Know An LGBTQ Student Itching To Study Abroad? Here Are Some Things To Think About
For Ashley Trebisacci, studying abroad was a life-changing experience. Her time at Oxford University expanded her worldview and helped her grow as a person — but more than that, she discovered her queer identity, and met the woman she now plans to marry.
We know a lot about students who study abroad. According to the Institute of International Education, in the 2015-2016 school year 66.5 percent were women, 2.5 percent studied agriculture, 11.1 percent studied somewhere in Asia. Yet there's no hard data on how many identified as LGBTQ.
And for queer people, the decision to go abroad can come with some added questions: What's the social and political climate like? Can they be out to their host family? Does the city have a queer scene?
Without answers to those questions, some study abroad professionals worry students will forgo the experience altogether — and miss out on all its benefits.
Starting on the right foot
Some schools are already trying to address queer students' questions. But in an NPR callout to LGBTQ people who have studied or are studying abroad, the majority of respondents (110 of 186) said they received no resources or advice from their program about studying abroad as an LGBTQ person.
Michael Nieto says that's a problem. He's co-chairman of NAFSA Rainbow-SIG, a special interest group that offers resources for educators and LGBTQ students, including scholarships.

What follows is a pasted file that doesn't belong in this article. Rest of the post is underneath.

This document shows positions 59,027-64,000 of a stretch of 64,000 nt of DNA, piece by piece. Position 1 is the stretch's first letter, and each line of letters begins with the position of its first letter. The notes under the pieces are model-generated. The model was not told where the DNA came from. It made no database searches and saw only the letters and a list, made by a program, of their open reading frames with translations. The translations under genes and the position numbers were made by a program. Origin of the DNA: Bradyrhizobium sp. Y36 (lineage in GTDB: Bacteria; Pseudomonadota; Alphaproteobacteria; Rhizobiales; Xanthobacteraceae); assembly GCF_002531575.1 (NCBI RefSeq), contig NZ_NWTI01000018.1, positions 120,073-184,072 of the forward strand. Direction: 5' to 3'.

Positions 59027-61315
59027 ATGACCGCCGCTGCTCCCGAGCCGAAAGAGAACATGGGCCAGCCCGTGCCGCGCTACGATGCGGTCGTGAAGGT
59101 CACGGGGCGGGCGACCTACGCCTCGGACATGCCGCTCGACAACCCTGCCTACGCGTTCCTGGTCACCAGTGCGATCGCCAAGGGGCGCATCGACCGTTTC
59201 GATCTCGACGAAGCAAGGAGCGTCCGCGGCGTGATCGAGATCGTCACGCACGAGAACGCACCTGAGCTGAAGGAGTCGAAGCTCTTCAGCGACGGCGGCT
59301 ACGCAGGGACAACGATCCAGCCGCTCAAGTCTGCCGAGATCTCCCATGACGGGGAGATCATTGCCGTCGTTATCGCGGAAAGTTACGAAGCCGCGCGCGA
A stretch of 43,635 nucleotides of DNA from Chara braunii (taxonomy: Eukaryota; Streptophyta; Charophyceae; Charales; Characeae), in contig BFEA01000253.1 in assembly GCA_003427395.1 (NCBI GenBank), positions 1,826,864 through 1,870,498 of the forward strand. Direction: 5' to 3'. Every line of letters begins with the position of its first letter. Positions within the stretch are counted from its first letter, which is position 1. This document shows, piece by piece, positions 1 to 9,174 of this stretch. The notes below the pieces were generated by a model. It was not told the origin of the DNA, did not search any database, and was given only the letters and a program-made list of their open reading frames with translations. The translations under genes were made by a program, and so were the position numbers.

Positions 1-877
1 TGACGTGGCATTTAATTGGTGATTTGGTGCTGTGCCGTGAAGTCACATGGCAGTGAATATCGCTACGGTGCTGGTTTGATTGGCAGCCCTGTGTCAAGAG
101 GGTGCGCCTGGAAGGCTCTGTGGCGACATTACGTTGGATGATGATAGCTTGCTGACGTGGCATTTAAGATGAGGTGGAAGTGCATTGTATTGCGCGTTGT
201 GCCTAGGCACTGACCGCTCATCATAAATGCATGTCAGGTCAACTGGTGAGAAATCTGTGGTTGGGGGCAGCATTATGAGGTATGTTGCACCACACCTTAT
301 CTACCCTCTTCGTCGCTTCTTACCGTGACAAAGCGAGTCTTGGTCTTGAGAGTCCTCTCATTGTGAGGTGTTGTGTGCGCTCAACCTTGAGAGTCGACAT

He says it's key that programs not only offer LGBTQ-related resources, but also make them available for students to access on their own time. That way, they're not in a position of having to out themselves.
"I was closeted when I was in college," he says. "Just the act of pulling a pamphlet with maybe a rainbow flag on it was an act of essentially coming out."
Many students also turn to peers who've studied abroad in the past. Six years after she studied in Santiago, Chile, Julia Villarruel still gets Facebook messages asking about Chile's queer communities.
She says when she was getting ready to study abroad, she saw an opportunity to start over. "I had been closeted for 20 years before, and I was like, 'I'm in this new country, I can reinvent myself. But I'm also kinda scared to do it.' "
Villarruel says that as study abroad goes, her experience was a bit unusual. Classes were often canceled because of political protests at the time. She found a queer scene, albeit fairly underground, through political organizing.
"I was on a different continent, far away from my conservative parents, so I had a lot of room to experiment," Villarruel says. "It was this amazing opportunity for me to develop politically, and also find out where exactly I am on the queer spectrum."
A study abroad "phenomenon"
After Trebisacci graduated, she spent three years working in a study abroad office. There, she says she began to notice a pattern: A lot of LGBTQ students had stories that echoed her own study abroad experience.
"Coming out while studying abroad wasn't totally unique, and seemed to be kind of a phenomenon and a thing that happened," she says. "And that's when I started to think, 'Well, this is pretty prime for research.' "